Removing A-Weighting From Time History Signals

It sometimes occurs that signals are captured with A-weighting applied to the data by the acquisition device. This can be a problem if, for example, you wish to use the data in a hearing test or to use it for a structural vibration analysis. Now, A-weighting allegedly mimics what the ear does to a signal. If we play back an A weighted sound then we perceive a double A-weighted signal which is clearly not intended. When doing structural work it is usually the lower frequencies, say 2kHz or less, that is generally required. A-weighting seriously attenuates the low frequencies and also applies gain above 1kHz.


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High Pass Filtering And Tacho Signals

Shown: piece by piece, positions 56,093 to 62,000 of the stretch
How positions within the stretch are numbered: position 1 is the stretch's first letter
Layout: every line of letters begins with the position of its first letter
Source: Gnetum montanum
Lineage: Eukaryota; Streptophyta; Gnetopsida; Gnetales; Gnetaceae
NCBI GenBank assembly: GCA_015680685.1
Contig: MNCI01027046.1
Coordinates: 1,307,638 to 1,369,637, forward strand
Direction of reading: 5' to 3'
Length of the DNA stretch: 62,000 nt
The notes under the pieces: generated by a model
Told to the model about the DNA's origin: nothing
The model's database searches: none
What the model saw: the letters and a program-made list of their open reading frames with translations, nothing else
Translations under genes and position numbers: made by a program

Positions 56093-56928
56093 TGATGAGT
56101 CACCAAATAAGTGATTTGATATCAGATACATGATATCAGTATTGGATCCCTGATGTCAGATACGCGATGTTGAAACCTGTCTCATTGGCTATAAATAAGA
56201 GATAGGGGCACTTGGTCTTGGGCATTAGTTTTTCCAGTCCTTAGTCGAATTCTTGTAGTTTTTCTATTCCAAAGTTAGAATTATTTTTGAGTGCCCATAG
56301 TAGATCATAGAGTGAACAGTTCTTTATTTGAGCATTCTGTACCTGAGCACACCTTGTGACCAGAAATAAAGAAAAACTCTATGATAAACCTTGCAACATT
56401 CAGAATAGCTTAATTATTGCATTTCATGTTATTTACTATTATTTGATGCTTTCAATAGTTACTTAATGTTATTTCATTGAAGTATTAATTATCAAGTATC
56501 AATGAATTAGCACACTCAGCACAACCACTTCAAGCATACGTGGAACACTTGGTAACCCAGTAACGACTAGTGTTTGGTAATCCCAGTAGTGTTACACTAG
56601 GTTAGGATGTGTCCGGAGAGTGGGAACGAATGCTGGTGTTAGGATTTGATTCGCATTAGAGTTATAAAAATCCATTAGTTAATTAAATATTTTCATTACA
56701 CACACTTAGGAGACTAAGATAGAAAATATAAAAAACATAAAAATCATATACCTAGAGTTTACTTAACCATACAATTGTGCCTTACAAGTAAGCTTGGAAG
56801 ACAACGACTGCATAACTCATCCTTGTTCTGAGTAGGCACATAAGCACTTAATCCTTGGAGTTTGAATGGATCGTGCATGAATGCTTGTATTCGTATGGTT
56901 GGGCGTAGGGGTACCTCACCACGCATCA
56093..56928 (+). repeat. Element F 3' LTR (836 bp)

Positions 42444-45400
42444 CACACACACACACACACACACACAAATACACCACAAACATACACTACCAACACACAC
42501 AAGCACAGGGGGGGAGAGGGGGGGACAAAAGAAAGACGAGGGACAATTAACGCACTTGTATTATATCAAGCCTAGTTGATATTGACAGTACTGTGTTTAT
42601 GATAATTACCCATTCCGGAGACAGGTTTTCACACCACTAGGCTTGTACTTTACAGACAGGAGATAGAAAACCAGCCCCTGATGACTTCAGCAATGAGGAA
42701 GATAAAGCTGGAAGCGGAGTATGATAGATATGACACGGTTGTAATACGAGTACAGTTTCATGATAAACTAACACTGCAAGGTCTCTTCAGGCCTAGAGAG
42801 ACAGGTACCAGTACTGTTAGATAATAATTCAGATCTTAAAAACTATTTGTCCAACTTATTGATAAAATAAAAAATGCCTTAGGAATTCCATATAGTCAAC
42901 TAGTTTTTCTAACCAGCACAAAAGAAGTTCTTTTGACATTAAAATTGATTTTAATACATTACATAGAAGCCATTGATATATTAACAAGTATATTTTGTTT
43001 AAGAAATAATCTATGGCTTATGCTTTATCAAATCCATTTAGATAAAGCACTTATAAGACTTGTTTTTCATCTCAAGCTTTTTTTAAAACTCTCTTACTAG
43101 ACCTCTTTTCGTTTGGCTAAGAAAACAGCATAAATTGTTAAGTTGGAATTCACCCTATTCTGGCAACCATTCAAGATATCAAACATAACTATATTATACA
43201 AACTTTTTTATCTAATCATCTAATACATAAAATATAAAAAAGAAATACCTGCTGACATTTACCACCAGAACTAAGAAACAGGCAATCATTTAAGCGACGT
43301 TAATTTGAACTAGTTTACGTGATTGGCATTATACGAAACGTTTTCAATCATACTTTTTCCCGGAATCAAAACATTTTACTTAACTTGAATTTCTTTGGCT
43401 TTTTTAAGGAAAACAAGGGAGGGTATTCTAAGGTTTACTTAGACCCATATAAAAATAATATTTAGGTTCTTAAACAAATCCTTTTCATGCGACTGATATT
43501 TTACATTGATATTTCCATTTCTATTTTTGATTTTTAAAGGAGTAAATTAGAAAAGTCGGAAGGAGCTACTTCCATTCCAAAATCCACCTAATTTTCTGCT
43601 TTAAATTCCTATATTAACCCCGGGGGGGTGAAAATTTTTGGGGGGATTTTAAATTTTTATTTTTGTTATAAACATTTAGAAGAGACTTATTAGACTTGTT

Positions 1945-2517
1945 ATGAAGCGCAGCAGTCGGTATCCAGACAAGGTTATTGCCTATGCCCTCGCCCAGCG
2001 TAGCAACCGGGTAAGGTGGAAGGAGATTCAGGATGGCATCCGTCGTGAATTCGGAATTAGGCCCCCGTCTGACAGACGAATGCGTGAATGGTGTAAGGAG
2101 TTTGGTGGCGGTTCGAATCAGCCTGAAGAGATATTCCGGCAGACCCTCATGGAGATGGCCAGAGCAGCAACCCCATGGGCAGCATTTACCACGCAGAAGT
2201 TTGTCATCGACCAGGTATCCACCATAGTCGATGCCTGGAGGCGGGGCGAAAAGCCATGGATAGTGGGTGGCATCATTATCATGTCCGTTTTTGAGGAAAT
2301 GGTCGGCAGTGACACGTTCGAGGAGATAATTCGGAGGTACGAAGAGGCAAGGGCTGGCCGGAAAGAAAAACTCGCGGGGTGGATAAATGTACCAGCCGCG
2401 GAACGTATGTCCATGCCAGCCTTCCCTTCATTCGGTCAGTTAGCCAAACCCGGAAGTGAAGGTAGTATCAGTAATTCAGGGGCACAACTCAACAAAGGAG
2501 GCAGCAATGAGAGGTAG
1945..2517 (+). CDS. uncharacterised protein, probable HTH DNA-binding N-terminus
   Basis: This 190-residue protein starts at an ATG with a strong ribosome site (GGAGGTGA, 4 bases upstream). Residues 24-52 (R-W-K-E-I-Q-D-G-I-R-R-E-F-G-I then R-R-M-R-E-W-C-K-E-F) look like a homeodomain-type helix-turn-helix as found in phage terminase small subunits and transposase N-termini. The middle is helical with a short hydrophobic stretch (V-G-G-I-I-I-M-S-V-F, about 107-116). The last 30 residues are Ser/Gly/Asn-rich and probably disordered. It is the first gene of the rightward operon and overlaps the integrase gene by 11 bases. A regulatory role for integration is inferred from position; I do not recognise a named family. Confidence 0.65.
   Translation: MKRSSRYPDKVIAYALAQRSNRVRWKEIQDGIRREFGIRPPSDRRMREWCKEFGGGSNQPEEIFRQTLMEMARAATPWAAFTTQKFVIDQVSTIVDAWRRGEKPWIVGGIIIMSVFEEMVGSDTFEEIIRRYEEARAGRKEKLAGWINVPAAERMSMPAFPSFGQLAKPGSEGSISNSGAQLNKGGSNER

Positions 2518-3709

It is sometimes necessary to perform high pass filtering to eliminate low frequency signals. These may arise for instance from whole body vibrations when perhaps our interest is in higher frequency components from a substructure such as an engine or gearbox mounting. The vibration levels are speed sensitive and the usual scheme is to record a once per revolution ‘tacho’ signal with the vibration data. The tacho signal, which ideally is a nice regular pulse train, is processed to find rotational speed and hence to select which part of the vibration signal is to be frequency analyzed. The most common form of analysis is a waterfall type such as shown below.


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